President Obama signed the Consolidated Appropriations Act of 2012 (P.L. 112-74) into law on December 23, 2011. Although the legislation did not designate a funding level for CARSI, the accompanying report (H.Rept. 112-331) noted the conferees support for the Obama Administrations budget request, which was $100 million. The report also directed the Secretary of State to submit a spending plan for CARSI noting activities that were conducted with prior year appropriations, achievements associated with the expenditure of such funds, and activities that will be funded in fiscal year 2012, including goals to be met. The State Department submitted the FY2012 CARSI spending plan to Congress in June 2012. According to the spending plan, CARSI funding for FY2012 was increased to $135 million.114 Neither the legislation nor the accompanying report included the human rights provisions from previous years that required the Department of State to withhold a portion of CARSI funding until certain conditions were met. The legislation did include a new Honduras-specific provision, however, that required the Department of State to withhold 20% of the funds for Honduran military and police forces until the Secretary of State could report that the Honduran government was (1) implementing policies to protect freedom of expression and association, and due process of law; and (2) investigating and prosecuting military and police personnel who are credibly alleged to have violated human rights. The provision did not apply to assistance intended to promote transparency, anti-corruption, and the rule of law within the military and police forces.

FY2013 Appropriations
Although the appropriations committees in both houses of Congress reported out their respective versions of the annual Department of State, Foreign Operations, and Related Programs Appropriations Act (H.R. 5857 and S. 3241) in May 2012, Congress delayed floor consideration of FY2013 appropriations bills until after the November 2012 elections. In September 2012, Congress enacted a six-month continuing resolution (P.L. 112-175) to maintain funding into the new fiscal year. Prior to the expiration of that stopgap measure, Congress approved new legislation on March 21, signed by the President on March 26, 2013 (P.L. 113-6), to fund federal programs through the end of FY2013. Under P.L. 113-6, most State-Foreign Operations accounts are funded at the same level as in FY2012. These accounts are subject to the budget sequestration process that is currently in effect, however, which may significantly reduce the actual funding levels that are made available to agencies. Given uncertainty regarding how sequestration will be applied to particular programs, it is currently unclear how much funding will be provided through CARSI in FY2013. P.L. 113-6 does not include any CARSI-specific conditions but maintains the human rights conditions on security assistance for Honduras that were originally enacted in FY2012.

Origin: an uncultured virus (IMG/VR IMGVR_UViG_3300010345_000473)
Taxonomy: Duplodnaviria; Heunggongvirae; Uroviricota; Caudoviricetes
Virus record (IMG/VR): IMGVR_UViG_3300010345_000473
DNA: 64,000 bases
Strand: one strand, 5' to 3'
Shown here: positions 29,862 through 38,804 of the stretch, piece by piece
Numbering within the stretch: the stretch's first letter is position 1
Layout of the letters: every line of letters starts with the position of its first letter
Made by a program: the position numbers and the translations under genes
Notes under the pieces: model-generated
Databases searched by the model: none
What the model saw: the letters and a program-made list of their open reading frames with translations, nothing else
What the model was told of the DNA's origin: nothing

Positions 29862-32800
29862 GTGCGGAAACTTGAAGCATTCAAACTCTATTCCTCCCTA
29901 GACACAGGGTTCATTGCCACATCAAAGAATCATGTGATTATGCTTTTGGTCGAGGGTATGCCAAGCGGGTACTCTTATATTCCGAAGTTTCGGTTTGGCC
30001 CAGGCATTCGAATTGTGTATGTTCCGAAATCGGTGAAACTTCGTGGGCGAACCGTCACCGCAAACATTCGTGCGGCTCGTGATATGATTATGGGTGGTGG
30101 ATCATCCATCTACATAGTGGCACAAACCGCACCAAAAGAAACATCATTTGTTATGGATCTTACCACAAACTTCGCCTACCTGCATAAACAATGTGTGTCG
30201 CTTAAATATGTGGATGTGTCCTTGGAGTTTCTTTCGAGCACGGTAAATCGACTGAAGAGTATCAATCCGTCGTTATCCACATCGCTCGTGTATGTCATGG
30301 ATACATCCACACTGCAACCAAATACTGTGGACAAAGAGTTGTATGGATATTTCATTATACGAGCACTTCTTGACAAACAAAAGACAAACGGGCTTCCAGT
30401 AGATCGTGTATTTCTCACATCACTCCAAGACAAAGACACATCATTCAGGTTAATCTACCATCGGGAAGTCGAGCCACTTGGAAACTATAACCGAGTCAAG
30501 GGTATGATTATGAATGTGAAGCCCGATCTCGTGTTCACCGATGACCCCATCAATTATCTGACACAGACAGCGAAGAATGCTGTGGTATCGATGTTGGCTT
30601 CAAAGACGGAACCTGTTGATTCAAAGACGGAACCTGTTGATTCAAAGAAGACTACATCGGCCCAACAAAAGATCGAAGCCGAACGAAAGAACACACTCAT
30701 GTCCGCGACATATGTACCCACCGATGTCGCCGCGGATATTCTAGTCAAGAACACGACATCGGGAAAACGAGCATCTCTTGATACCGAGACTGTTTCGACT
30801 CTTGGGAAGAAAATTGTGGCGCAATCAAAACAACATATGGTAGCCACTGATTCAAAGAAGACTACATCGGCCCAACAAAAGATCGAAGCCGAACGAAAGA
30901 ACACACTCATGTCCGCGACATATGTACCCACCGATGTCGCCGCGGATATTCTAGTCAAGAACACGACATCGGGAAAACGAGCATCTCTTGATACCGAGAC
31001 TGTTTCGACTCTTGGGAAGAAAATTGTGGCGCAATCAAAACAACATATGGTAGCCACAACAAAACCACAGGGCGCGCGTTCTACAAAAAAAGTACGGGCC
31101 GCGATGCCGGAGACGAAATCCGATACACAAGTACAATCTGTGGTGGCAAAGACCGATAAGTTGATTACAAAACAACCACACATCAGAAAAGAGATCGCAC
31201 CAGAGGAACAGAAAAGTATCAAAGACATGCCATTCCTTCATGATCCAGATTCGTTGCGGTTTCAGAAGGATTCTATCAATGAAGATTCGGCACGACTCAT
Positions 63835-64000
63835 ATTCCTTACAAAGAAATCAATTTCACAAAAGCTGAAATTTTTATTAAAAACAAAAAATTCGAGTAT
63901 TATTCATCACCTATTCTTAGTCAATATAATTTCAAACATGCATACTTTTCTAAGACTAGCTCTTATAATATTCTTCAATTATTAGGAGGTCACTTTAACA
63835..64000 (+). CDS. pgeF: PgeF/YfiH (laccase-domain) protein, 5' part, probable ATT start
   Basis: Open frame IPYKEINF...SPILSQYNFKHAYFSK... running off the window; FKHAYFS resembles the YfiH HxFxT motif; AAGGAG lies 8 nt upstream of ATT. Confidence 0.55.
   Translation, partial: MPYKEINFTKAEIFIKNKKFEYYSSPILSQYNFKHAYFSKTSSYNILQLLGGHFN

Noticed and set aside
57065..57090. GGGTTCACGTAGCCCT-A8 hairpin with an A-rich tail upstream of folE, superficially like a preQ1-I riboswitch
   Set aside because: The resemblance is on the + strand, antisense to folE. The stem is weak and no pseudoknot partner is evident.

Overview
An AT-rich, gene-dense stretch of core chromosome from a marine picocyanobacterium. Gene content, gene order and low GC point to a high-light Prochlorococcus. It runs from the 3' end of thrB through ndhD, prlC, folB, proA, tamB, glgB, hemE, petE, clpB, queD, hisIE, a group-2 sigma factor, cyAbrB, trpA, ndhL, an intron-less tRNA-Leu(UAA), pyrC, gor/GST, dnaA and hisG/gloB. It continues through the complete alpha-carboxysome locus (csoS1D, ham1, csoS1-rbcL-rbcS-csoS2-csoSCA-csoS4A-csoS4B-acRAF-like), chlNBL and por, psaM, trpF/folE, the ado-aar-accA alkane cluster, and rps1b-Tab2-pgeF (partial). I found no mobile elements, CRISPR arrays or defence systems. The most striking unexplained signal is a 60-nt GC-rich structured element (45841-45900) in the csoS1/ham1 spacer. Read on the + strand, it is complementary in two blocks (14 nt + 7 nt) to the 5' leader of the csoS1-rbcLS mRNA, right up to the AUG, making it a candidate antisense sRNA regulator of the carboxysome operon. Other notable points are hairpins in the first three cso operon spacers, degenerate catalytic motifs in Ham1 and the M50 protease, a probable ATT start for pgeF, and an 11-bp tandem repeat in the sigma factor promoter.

Programs
Through CARSI, the United States funds a variety of activities designed to support U.S. and Central American security objectives. U.S. agencies provide partner nations with equipment, technical assistance, and training to improve narcotics interdiction and disrupt criminal networks
U.S. Department of State, Fiscal Year 2012 Congressional Spending Plan: Central America Regional Security Initiative, June 19, 2012 (Hereinafter FY2012 CARSI Spending Plan, June 2012).
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that operate in the region, as well as in the United States. CARSI-funded activities also provide support for Central American law enforcement and justice sector institutions, identifying deficiencies and building their capacities to ensure the safety and security of the citizens of the region. In addition, CARSI supports prevention efforts that seek to reduce drug demand and provide at-risk youth with educational, vocational, and recreational opportunities. Many of the activities funded by CARSI build on previous security efforts in the region. U.S. officials assert that although CARSI allows the United States to set up pilot programs that demonstrate potentially successful approaches to improving security conditions, it is up to Central American nations themselves to sustain successful programs and apply the lessons learned nationwide.115